6 legal facts about your rights in restaurants

6 legal facts about your rights in restaurants
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  1.  If, having booked a table for a specific time, you arrive at the restaurant to find no table available, there is little you can do about this - unless you have paid a deposit, which may be interpreted as having entered into a contract with the restaurant. In these circumstances you may have grounds for a claim for breach of contract.
     
  2. If you are unhappy with the quality of the food, do not eat any more of the meal and bring it to the staff's attention immediately. This strengthens your position if arguing for a reduction in price. Asking for money off due to poor food is a negotiation; it is not a legal right as it can be very difficult to prove that a meal did not meet expectations.
     
  3. If service during the evening is poor, you may have a case for a price reduction under the Consumer Rights Act 2015 as it could constitute a breach of contract. You can find out more about the Consumer Rights Act here.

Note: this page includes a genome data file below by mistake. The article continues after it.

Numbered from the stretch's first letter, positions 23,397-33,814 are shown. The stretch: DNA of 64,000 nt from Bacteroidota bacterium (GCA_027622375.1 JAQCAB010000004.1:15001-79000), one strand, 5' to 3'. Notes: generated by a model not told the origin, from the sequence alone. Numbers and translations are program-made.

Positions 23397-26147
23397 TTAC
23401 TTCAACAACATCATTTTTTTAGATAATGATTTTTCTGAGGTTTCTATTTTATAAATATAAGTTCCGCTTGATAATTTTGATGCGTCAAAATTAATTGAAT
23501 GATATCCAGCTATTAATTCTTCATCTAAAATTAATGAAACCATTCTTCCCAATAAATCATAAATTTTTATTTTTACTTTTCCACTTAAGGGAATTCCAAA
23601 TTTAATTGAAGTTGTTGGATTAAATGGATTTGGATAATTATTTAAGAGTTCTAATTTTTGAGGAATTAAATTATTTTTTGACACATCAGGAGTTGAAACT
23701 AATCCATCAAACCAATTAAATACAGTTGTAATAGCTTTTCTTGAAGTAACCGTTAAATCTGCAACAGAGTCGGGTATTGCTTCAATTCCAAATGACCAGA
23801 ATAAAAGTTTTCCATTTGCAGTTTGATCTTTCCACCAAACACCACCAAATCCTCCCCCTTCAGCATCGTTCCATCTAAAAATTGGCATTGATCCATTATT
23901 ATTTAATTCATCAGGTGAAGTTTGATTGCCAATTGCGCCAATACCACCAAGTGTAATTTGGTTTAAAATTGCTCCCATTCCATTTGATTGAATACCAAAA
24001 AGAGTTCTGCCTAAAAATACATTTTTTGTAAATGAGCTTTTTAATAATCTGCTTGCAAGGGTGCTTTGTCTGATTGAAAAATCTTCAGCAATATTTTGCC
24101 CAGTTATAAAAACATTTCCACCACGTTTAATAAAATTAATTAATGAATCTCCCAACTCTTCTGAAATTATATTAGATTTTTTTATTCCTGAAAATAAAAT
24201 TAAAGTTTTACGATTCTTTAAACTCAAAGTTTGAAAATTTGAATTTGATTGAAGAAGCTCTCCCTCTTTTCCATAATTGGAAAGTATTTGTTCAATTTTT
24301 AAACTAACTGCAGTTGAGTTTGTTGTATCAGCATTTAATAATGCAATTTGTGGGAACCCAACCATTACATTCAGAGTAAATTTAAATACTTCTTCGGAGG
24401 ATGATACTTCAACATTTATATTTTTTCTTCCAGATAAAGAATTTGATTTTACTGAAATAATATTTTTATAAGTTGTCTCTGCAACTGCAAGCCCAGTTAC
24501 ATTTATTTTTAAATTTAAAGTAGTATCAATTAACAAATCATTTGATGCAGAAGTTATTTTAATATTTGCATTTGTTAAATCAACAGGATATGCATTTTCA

4. A diner has no legal obligation to pay a tip unless it is stipulated at the point of ordering - ie the diner agrees a pay a tip.  However, a diner does have the right to request for a service charge included on the bill to be removed if not satisfied with the service.
     
  5.  If the meal is booked for a fixed-time sitting - for example, between 6pm and 8pm - the restaurant does have the right to ask you to vacate your table at 8pm.
     
  6. If you cannot pay, the restaurant has no right to insist you do the washing up. However, non-payment could be considered theft and the police called.

Hannah Parsons, solicitor with DAS Law says: "Restaurants can be quite a grey area legally. A steak that one diner claims is too tough could be perfect for another. This subjectivity means that, if you want to get your bill reduced, you'll probably have to negotiate."

  • There are more money-saving tips in every issue of Yours magazine, out every fortnight on a Tuesday.